This brief article focuses on Culture and Democracy in Somaliland Context. In general, the culture is largely focused on the role of the clan in the democratization process in Somaliland and the rule of law. This article summarizes and quotes various articles and reports from various headlines, as well as other observations, events, facts and interviews with reports published by independent media and international Reliable organizations.
1.2. Democracy and the Clan based Elections
Democracy indicates different meanings to different societies, yet it is claimed as a ―universal value‖ that nearly everyone shares together (Sen, 1999). However, the concept of democracy is very confusing to Somalis in a number of ways. For example, the term democracy is associated with holding elections and yet not all elections are democratic as referenced by many elections that took place in many areas of the world.
So far, a number of democratic conceptions have been raised. Democracy is conceptualized around the relationship between state and its citizens, institutions, and quality governance. The relationship between state and citizens has to be constitutionally guaranteed, and citizens must have the right and freedom to elect their representatives, and to hold their representatives accountable. In addition, citizens must have the right to organize groups so that they can mobilize and advocate for certain issues. This can be either in the form of a political party or a civil society. State institutions must be able to facilitate and strengthen the dual relationship in a way so that government can effectively and efficiently respond to citizens ‘demands by either informing, persuading, rejecting or proposing policies to create a better society. The state must also make sure they govern using democratic principles, in which both leaders and citizens are mutually responsible to each other under the rule of law.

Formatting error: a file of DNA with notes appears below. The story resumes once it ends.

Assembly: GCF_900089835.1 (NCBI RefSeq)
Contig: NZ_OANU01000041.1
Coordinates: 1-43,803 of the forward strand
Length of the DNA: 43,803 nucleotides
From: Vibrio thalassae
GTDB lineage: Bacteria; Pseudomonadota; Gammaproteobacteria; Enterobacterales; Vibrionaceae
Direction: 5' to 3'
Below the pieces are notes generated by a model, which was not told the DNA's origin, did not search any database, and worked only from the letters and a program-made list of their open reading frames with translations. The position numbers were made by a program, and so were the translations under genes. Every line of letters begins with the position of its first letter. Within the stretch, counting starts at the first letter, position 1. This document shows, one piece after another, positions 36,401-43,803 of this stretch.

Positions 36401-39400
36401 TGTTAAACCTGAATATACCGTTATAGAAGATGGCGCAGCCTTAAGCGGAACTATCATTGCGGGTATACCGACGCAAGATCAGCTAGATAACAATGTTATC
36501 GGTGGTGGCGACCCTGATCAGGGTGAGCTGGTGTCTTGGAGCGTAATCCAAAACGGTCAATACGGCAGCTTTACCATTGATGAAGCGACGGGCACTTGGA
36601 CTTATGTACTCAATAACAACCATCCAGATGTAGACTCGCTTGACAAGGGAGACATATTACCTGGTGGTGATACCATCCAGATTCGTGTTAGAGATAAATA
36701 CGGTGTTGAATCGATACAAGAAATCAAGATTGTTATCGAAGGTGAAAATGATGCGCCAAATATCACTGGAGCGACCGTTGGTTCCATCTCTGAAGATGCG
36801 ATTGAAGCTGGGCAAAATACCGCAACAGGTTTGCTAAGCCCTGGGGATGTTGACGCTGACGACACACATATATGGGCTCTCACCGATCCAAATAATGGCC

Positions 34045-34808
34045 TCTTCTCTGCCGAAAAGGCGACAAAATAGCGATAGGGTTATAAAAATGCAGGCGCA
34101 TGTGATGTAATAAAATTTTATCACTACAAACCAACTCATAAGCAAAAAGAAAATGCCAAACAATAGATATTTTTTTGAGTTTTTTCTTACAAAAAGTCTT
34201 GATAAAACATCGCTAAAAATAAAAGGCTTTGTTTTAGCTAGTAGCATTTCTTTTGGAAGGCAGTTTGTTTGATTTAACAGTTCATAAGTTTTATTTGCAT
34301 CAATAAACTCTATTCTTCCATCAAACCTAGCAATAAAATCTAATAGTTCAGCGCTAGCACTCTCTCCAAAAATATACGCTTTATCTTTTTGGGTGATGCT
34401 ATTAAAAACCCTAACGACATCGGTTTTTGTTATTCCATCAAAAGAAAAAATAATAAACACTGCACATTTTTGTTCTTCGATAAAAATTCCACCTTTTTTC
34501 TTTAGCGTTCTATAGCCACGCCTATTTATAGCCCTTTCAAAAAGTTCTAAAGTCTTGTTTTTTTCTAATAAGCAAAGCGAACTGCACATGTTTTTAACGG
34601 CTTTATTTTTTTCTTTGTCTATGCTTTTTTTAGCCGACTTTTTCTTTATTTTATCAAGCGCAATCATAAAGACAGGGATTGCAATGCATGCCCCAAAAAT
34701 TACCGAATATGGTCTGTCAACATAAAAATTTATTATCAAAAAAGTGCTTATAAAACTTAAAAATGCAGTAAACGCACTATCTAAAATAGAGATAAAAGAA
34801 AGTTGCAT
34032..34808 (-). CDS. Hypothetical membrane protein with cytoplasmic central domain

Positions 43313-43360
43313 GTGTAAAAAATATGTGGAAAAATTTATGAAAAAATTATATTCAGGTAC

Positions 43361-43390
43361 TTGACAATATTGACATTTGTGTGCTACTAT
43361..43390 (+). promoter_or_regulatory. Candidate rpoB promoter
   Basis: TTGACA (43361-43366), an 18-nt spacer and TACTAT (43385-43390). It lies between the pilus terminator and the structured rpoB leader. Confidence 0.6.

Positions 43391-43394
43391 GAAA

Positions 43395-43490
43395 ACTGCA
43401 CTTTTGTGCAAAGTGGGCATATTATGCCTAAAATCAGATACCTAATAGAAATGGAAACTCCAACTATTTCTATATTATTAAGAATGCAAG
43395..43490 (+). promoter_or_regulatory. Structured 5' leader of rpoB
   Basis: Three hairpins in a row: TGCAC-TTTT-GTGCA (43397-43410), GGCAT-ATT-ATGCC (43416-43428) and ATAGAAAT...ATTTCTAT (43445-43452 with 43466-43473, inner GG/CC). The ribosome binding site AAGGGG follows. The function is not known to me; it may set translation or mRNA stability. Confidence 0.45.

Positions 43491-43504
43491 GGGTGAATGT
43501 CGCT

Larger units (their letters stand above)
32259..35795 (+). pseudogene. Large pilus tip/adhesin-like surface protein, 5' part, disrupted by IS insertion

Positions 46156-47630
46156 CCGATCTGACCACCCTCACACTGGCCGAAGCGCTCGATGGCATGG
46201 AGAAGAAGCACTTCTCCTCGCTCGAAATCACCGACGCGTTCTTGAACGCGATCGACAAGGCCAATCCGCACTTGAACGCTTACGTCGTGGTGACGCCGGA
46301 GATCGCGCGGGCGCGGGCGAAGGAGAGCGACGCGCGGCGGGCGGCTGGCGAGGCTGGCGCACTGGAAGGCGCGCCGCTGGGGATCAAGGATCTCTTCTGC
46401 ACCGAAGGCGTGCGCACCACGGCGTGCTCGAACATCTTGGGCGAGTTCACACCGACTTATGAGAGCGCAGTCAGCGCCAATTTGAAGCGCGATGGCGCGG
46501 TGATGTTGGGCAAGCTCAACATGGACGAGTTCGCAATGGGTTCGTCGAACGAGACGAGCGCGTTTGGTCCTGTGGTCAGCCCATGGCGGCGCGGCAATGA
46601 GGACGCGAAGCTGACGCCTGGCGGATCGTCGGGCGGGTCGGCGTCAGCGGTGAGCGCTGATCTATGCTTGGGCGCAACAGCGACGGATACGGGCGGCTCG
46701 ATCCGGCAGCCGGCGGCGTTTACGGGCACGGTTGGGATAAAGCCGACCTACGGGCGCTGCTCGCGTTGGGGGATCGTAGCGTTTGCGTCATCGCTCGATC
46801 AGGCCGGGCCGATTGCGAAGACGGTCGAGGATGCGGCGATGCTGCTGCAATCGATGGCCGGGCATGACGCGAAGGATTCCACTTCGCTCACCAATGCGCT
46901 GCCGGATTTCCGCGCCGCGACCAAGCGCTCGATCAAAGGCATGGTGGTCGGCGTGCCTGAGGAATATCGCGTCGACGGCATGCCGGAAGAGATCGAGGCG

When we express and look at Somali culture and democracy, there are many contradictions in the way each of them stands because Somali culture itself is a separate system of governance with its own administration and candidates, for example when In a Somali culture, each clan has its own chiefs and suldans, and even after all, each sub clan or family has its own sub chief or elder who decides everything and calls the family together. Whole the nation system above the clan and tribe rules compared to and referred to the recent actions and lessons for the last elections especially, presidential elections held in November of 2017. For instance, Clans are the most influential and more above than anything else in Somali culture. The person who votes for the election prefers anything to choose and vote a member whose is the same family, tribe or clan rather than to someone who knows the system of government and the laws of the country and is sure more suspicious and knows that he/she can make a lot of advancement and economic development .this is a major indication of the extent of clan influence and its impact on finding the right person for knowledgeable leadership and good governance. Several candidates banned and arrested during their campaigns and preparation of the elections and there was no any clear allegations that the government referred of that cases, despite the stoppage and the same sub clan of the president of Muse Bihi Abdi, and the many people belief and told that the main reason of that arrests and allegations is just for the confusion and confrontation of the culture and democracy.
- Role of the clan in a Multi-party system